Ensuring Your Pet Is Provided For After Your Death

Did you know that 61 percent of all Irish households own either a cat or a dog, and that 91 percent of them think of their cat or dog as a member of their own family?

But what might happen to those pets after you die – will they be provided for? While your animal might be beloved, you don’t know if your relatives and friends feel the same way. They might regard the inheritance of a cat, dog or a bigger animal as unwelcome and an expense. It’s wide to think about the future wellbeing of your pet and what will happen to that animal after you have gone.

As an example of why it’s wise to prepare, tortoises can live for up to 150 years. Dogs and cats can live up to the age of 20. In addition, pets often provide companionship for older people, but they can be put off getting a pet because they worry about what will happen to that animal once they have gone.

Strictly speaking, pets come under the cover of belongings so they are not really “part of the family” and legally, leaving a large sum of money to a pet doesn’t really stand up in court. In addition, it’s not always possible to leave a trust fund for the animal, and there is no legal obligation for a relative or friend to take over the care of a pet.

So what can you do? You can make a prior arrangement with some you trust to look after your pet, and in your will leave a legacy to that person with the specific request that it covers the costs of looking after your pet. These costs will include food, vet bills and more. It’s wise to err on the side of caution when it comes to working out how much that legacy might be.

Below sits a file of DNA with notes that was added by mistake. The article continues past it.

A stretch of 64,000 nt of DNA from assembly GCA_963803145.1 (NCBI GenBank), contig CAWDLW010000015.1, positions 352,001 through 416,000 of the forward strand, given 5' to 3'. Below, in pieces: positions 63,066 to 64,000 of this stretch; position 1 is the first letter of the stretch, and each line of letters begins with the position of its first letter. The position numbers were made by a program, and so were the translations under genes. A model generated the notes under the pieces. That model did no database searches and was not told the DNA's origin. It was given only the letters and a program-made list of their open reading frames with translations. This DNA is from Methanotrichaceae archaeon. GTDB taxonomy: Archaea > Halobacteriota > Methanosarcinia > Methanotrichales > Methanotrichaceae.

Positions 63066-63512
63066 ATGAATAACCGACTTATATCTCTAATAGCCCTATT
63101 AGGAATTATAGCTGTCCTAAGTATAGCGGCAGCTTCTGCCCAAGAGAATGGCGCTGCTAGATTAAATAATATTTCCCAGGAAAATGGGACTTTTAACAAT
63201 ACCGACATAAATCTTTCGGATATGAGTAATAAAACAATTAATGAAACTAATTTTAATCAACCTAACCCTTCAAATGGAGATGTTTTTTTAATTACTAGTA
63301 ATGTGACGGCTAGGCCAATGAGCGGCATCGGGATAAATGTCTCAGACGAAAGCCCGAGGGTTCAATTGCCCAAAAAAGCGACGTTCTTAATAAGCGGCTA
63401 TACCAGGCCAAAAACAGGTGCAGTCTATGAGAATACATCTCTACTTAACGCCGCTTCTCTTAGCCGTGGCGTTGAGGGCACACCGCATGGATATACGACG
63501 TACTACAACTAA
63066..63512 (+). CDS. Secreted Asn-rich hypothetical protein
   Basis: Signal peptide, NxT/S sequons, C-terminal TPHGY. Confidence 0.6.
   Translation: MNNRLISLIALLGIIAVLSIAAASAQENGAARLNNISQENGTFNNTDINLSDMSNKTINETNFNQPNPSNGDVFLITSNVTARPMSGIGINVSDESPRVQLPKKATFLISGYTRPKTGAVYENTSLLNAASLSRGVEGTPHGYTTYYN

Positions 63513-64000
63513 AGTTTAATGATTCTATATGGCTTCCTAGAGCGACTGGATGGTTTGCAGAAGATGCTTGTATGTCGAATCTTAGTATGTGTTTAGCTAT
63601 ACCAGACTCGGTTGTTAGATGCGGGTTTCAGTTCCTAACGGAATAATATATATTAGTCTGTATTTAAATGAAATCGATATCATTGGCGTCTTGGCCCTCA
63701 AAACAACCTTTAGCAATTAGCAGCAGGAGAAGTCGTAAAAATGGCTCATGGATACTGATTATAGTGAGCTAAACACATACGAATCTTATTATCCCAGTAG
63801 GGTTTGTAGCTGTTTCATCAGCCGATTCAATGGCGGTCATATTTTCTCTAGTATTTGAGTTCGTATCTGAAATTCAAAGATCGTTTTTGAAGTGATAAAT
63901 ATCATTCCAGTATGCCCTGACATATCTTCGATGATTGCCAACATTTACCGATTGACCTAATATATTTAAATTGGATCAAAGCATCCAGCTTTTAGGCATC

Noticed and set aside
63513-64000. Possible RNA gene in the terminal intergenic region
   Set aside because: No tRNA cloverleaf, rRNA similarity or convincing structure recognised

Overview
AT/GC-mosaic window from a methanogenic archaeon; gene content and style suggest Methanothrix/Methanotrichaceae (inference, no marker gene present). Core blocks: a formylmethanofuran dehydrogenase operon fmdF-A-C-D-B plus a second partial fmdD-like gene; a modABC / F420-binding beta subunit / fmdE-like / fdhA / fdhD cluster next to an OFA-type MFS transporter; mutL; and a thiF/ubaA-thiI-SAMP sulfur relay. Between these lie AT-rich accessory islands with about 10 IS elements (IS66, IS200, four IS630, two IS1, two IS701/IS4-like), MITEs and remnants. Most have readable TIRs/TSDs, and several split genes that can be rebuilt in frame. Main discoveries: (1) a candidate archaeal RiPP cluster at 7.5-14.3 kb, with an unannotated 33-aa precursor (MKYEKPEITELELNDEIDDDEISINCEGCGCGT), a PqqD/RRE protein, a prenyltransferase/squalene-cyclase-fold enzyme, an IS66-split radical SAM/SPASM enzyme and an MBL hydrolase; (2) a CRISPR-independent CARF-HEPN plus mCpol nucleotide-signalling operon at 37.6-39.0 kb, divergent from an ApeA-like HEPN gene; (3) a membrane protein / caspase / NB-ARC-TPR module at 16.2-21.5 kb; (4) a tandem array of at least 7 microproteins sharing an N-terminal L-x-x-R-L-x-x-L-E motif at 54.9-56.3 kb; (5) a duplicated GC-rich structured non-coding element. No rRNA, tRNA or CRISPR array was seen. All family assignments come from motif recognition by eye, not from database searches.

What about a trust fund? You can ask the trustees of the fund to ensure the money is available to the person looking after your pet during your pet’s lifetime to keep up its care. This way, your trustees can control the funds and try to ensure (as far as possible) that the funds do benefit your pet. If there is money left in the fund after your pet dies, then you need to work out who gets that money – perhaps the person who looked after your animal, or an animal charity.

Another idea is an animal charity. Some charities offer a service you can sign up to, where in return for a payment they will re-home your animal in a loving home after you have gone. You should specify this in your will if you have signed up for such a service.

Leaving pets behind should not be a worry for people, but it is an issue that needs to be given some thought. Planning is the key, and if you plan to set up a trust or legacy for your pet ensure you take the appropriate legal advice.